Name: England in 1819
From: Baton Rouge, LA
Genre: Grandwave
RIYL: Sigur Ros, Beach House, Washed Out, Future Islands, M83
Members: Andrew Callaway (vocals, synth, keyboards), Dan Callaway (bass, french horn)



England in 1819 is the collaborative project of brothers Andrew and Dan Callaway. Their unique ‘grandwave’ sound uses smooth vocals and soaring french horn as ethereal counterparts to thick synths and pounding beats. The electronics give the atmosphere an underlying pulse, forming danceable grooves that drive chilled airy textures.

Born in Athens, GA where their extended family remains firmly rooted, Andrew and Dan Callaway spent their childhood in the English countryside playing in rock bands with their father Liam, who taught overseas Air Force bands (and who was himself the son of a troubadour who performed throughout the post-WWII American South). Their interests and talents led them into the world of classical music, and the family moved back to the U.S. to take advantage of more educational opportunities, with Andrew studying composition and Dan studying french horn, both at conservatories in Ohio. After a few years of travel and exposure to a withering classical scene, the brothers returned to their roots, reuniting in the South and finding new life in the energy and creativity of indie rock.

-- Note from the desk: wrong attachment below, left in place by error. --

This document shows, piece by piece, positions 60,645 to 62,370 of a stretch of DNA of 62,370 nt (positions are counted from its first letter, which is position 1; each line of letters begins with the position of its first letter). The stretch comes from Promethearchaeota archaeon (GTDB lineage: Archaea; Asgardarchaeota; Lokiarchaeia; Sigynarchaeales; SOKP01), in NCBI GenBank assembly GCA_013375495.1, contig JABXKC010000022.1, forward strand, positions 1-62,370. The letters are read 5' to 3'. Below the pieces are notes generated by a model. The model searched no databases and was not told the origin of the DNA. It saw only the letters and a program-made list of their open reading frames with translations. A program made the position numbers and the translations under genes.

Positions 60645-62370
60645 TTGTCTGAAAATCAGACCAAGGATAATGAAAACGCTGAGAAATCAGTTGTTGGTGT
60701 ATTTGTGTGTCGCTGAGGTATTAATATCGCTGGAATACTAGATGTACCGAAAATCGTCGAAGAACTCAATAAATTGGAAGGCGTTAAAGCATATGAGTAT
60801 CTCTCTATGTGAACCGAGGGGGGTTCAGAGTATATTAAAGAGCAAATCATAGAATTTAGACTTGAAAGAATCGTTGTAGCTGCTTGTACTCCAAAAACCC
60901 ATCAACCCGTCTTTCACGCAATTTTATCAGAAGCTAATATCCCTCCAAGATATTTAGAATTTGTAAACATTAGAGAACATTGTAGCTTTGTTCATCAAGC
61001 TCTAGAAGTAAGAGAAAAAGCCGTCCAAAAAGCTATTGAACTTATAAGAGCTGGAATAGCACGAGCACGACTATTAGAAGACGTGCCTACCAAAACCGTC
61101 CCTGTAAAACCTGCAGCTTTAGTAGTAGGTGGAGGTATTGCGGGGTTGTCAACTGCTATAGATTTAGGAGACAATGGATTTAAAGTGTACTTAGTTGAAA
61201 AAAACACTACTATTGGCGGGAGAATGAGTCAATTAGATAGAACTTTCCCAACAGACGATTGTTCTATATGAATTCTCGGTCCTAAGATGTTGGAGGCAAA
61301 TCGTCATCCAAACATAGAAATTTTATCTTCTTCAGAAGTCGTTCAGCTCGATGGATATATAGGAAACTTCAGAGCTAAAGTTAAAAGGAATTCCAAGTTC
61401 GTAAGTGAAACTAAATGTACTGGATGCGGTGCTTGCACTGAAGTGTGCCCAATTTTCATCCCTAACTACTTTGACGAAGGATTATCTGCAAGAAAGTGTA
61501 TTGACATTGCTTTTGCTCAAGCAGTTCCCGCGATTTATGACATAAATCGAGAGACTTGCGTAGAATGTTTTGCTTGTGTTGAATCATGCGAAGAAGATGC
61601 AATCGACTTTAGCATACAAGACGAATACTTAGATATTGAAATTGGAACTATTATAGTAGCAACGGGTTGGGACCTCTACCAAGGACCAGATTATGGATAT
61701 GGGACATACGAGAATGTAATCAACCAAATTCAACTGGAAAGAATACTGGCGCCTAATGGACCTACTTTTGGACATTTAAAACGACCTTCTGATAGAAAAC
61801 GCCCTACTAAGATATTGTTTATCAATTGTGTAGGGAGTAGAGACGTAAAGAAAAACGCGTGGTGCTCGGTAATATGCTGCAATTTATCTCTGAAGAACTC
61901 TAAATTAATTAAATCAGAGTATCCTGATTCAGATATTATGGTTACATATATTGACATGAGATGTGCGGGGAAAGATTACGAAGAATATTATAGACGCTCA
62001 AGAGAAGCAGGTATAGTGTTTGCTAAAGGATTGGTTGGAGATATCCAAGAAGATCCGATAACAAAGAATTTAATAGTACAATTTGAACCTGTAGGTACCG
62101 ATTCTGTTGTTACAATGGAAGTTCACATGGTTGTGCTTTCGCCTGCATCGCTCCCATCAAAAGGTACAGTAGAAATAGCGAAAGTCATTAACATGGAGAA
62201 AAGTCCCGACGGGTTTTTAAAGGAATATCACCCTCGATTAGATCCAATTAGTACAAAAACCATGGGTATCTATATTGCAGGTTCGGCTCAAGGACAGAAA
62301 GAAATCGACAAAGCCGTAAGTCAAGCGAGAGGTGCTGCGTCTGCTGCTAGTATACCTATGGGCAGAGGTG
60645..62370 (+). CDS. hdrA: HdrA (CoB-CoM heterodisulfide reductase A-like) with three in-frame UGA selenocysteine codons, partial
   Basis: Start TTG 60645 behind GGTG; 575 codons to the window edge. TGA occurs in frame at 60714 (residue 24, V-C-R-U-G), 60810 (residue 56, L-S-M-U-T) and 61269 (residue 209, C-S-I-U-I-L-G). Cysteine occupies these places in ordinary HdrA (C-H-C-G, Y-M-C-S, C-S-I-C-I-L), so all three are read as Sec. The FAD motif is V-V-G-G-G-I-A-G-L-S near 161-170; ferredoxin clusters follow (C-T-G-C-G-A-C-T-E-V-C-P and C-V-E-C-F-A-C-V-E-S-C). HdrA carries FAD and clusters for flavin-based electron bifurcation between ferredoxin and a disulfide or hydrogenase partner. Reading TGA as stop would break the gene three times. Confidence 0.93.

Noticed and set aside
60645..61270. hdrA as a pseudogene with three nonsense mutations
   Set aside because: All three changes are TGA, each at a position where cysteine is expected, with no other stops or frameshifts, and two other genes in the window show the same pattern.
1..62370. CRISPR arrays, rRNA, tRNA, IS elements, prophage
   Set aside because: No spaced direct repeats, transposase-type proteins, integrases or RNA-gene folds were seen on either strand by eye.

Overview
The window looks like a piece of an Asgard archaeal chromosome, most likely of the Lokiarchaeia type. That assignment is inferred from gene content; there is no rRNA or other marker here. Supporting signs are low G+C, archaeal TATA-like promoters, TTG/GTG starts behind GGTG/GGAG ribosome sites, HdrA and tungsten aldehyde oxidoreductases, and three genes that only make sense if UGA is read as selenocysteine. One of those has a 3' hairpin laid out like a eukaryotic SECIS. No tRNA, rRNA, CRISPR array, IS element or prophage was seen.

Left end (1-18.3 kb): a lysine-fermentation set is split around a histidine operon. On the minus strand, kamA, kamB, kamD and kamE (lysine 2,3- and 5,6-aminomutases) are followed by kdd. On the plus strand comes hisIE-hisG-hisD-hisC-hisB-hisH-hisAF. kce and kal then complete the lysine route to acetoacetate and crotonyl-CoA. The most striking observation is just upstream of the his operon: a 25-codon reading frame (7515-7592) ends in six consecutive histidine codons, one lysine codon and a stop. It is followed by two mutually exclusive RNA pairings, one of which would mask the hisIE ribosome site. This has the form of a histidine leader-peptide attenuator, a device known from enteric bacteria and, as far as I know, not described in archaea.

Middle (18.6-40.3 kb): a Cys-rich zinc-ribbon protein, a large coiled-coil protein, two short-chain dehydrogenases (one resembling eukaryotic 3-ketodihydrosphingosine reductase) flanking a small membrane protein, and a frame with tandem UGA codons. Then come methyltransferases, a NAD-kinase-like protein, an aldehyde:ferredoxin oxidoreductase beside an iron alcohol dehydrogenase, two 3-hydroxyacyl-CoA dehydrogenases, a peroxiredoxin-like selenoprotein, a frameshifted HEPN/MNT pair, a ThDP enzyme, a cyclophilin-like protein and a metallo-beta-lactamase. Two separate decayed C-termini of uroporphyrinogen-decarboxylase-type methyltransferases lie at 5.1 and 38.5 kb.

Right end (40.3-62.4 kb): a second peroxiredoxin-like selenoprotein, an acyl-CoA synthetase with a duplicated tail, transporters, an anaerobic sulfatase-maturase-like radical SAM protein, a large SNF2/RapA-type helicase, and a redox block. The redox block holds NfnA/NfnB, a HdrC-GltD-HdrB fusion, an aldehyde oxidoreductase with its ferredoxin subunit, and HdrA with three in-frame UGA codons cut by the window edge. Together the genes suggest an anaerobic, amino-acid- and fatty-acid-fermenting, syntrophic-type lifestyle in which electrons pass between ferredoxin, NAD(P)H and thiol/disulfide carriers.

The pair formed England in 1819 in Baton Rouge, expanded into a sprawling chamber pop ensemble and quickly attracted members until at one point the band numbered nine (including an oboe player and an opera singer). After exploring more orchestral and experimental sounds and recording a pair of albums, the brothers began gravitating toward their more electronic elements and streamlined their membership until they found themselves trimmed to the original pair of fraternal nomads. Sequestered in a North Carolina cabin during the summer of 2013, the brothers wrote and recorded their third full-length, Fireball Electric Tomorrow, a 14-track album featuring smooth vocals and soaring french horn as ethereal counterparts to thick synths and pounding beats, with danceable grooves building into driving rhythmic surges. The band put the finishing touches on the full-length in a studio in Spartanburg, SC, laying vocals and french horn tracks, and releasing the album last September. The Blue Indian called the album “very delicate at times and appropriately overwhelming at others.” Ryan’s Smashing Life praises the band’s “unusual combination of Southern edge and English introspection, with haunting lyrics and…a sweeping, evocative surge of sound…ethereal atmosphere [and] captivating melodies,” and Paste Magazine notes that “the songs are almost chilling in their emotional intensity.” The band explores and deepens this emotional intensity in their music videos, most notably in their video for “Trophy Sixty-One”, which has snowballed to over 100k views.